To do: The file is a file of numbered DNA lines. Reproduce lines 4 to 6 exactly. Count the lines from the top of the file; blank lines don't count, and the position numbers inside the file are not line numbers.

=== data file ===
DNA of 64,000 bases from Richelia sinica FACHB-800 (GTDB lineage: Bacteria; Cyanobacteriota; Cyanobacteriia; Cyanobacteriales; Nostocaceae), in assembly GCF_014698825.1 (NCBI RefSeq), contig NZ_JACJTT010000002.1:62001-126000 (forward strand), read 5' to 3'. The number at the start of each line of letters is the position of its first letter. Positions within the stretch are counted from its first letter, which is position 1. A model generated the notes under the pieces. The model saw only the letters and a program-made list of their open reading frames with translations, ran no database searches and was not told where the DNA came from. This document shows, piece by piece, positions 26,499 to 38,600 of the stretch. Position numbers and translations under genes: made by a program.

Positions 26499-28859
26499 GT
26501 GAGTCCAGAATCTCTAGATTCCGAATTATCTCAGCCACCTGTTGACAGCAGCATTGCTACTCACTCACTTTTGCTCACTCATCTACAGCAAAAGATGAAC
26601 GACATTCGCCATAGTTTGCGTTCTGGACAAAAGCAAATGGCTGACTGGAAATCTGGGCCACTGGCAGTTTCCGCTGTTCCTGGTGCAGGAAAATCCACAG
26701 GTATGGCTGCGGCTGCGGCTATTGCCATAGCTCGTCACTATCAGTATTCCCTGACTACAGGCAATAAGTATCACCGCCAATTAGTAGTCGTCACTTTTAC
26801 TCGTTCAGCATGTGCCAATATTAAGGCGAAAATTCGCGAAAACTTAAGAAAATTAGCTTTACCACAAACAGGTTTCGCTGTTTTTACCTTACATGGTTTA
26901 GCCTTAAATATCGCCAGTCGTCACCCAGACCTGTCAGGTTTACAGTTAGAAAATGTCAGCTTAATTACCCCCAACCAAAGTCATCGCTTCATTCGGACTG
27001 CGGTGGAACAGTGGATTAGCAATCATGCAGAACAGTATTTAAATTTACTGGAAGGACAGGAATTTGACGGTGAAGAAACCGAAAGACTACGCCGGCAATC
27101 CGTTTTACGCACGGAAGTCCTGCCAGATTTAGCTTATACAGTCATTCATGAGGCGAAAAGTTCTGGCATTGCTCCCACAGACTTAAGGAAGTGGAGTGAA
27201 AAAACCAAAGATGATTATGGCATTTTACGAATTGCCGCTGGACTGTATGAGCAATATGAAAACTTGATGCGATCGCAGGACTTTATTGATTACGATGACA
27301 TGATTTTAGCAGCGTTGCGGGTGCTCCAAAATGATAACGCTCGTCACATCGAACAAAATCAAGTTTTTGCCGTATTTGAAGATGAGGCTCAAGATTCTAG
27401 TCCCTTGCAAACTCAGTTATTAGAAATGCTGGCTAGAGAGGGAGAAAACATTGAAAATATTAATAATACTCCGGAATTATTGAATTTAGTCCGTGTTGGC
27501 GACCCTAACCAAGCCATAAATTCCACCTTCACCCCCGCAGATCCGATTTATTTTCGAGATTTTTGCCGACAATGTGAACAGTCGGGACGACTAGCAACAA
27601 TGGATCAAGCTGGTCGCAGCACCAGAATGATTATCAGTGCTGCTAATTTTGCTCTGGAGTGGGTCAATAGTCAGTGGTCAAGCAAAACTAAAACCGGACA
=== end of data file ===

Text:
26501 GAGTCCAGAATCTCTAGATTCCGAATTATCTCAGCCACCTGTTGACAGCAGCATTGCTACTCACTCACTTTTGCTCACTCATCTACAGCAAAAGATGAAC
26601 GACATTCGCCATAGTTTGCGTTCTGGACAAAAGCAAATGGCTGACTGGAAATCTGGGCCACTGGCAGTTTCCGCTGTTCCTGGTGCAGGAAAATCCACAG
26701 GTATGGCTGCGGCTGCGGCTATTGCCATAGCTCGTCACTATCAGTATTCCCTGACTACAGGCAATAAGTATCACCGCCAATTAGTAGTCGTCACTTTTAC